I’m a big picture kind of guy. I need to see that the overall data is incorrect, and it needs to also demonstrate that with the error margins present. If the best you have demonstrates that your ‘new’ data set is within Mann’s error margins, then I can’t be bothered to care. Its not worth getting upset about let alone worried, or even blog.

    Here’s Mann’s original work;

    Here’s Carrick summing up McIntyre’s efforts;

    With a graph from MBH98 being compared to your graph showing the combined four reconstructions and MBH together. Despite the clear discrepancy your graph shows, he acts as though MBH has the same “big picture” as the other reconstructions.

    But more importantly, he claims the graph is you “summing up McIntyre’s efforts.” That graph has nothing to do with Steve McIntyre’s work. It doesn’t show anything McIntyre has ever endorsed. It doesn’t show any corrections McIntyre has called for. All it shows are some reconstructions which have come out since McIntyre started blogging. It’s absurd to claim that is you “summing up McIntyre’s efforts.”

    On the upside, Anders has started coming to his senses:

    Actually, I was thinking about the MM05 figures again and am not convinced the scaling matters. I’m surprised that they didn’t rescale Figure 1 to have the same kind of range, but presumably what matters is the size of the blade relative to the noise in the shaft, which looks similar in both the top and bottom panels.

    First it was, “Wow.” Then it was “Amazing.” Now it looks like, “Oh wait.” I’m curious if it will ever reach the, “Oops” stage. I say there’s a 50-50 chance. I figure there’s a pretty good chance Anders will just drop the issue.

  9. Brandon: “I figure there’s a pretty good chance Anders will just drop the issue.”
    That’s the way I’d bet, too.

    And regarding the comparison of the magnitude of the PC (in arbitrary units) with that of a reconstruction (in degrees C), Eli Rabett linked back to 2006 where it was claimed that the scale mismatch made MM2005’s figure 1 “fishy”. A good response there (on the 2006 thread): “The shape is important, not the scale.” On the other hand, people seem to think that recycling is a good thing…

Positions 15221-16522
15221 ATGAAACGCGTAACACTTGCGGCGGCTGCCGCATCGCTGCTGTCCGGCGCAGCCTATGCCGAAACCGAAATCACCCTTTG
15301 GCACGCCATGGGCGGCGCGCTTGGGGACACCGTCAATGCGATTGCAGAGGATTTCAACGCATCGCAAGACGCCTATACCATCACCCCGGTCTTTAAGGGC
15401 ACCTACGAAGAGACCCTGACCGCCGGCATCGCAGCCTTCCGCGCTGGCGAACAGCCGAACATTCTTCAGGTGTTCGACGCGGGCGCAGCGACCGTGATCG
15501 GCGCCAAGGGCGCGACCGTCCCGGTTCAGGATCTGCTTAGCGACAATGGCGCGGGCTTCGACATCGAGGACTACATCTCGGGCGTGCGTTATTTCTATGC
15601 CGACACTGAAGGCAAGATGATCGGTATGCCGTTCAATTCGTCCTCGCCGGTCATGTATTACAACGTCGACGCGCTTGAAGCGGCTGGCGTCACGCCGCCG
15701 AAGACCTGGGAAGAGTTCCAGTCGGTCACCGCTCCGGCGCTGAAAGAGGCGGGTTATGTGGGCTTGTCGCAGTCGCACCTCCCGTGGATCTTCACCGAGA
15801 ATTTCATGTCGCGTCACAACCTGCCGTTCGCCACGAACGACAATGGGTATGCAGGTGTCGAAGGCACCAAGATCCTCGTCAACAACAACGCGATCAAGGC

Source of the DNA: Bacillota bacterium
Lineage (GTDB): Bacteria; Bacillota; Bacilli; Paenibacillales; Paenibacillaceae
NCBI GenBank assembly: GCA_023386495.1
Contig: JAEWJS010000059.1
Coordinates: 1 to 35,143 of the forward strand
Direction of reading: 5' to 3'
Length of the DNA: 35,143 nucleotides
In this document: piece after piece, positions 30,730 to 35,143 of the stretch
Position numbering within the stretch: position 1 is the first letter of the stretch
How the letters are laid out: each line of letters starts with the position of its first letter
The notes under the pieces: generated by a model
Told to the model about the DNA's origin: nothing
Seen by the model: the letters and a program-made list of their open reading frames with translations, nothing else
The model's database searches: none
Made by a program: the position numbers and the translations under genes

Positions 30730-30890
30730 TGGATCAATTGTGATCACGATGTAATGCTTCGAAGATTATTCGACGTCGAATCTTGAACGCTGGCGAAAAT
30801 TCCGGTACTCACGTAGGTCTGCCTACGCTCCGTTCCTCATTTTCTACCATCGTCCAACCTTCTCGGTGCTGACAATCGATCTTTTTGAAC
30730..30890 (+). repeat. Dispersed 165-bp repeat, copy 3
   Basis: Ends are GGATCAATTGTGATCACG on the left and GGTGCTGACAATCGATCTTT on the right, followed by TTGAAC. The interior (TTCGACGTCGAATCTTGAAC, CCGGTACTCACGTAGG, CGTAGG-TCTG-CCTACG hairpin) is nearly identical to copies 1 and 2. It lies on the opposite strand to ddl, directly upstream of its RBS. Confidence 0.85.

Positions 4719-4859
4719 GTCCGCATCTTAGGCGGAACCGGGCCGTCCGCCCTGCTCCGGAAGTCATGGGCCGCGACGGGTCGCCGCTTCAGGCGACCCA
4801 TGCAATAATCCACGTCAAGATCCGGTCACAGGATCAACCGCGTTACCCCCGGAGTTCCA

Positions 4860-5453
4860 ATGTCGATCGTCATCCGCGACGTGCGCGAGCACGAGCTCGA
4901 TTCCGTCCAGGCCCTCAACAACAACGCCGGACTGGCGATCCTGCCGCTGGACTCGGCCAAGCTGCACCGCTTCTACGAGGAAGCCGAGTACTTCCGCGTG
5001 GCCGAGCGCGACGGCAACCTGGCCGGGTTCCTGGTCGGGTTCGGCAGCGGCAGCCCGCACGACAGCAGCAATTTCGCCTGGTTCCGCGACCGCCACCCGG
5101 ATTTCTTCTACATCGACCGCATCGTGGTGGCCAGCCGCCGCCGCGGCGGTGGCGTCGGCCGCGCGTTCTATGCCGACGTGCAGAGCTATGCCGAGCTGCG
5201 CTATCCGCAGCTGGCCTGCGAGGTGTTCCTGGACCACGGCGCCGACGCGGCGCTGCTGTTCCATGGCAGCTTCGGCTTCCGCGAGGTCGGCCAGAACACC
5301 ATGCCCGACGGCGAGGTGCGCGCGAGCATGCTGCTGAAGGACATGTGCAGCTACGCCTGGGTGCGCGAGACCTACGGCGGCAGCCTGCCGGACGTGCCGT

10. Brandon:

    But more importantly, he claims the graph is you “summing up McIntyre’s efforts.” That graph has nothing to do with Steve McIntyre’s work. It doesn’t show anything McIntyre has ever endorsed. It doesn’t show any corrections McIntyre has called for. All it shows are some reconstructions which have come out since McIntyre started blogging. It’s absurd to claim that is you “summing up McIntyre’s efforts.”

    Summing up McIntyre??? I wasn’t aware he was so instrumental in the modern temperature series. Anyway, that’s hilarious.

    As is obvious, the only part of MBH that agrees with the other series is the “blade”..the part where the reconstruction is forced to conform to the instrumental data. The part that matters, the reconstruction period going from circa 1400-1900, there is no correspondence at all between MBH98 and any of the modern reconstructions.

    I sometimes wonder what it’s like to walk through a universe where the truth doesn’t matter.

  11. The scale issue shows remarkable ClimateBaller ignorance. This is stupid even by ClimateBaller standards and yet it’s been circulating among them for years.

    The scale of the MBH98 PC1s are exactly the same as the scale as the simulated PC1s because both come from SVD procedures where the sum of squares of the PC is 1. For example, any of the PCs from Mann’s UVA directory – preserved at

  12. HaroldW, I think I deserve a “win” on my prediction. I made a comment earlier about Anders starting to come to his senses because he had said:

    Actually, I was thinking about the MM05 figures again and am not convinced the scaling matters. I’m surprised that they didn’t rescale Figure 1 to have the same kind of range, but presumably what matters is the size of the blade relative to the noise in the shaft, which looks similar in both the top and bottom panels.

    After that, Eli Rabett made two comments promoting the idea the scale matters, including the one with the link you mention. KR then said:

    Eli Rabett – Yes, size matters 🙂

    I won’t claim any originality on that point – I recall reading about that particular point a number of years ago (on a thread involving deepclimate and others), but it struck me anew re-reading the MM05 papers. So. Many. Errors.

    But then after reading Anders’s comment KR said: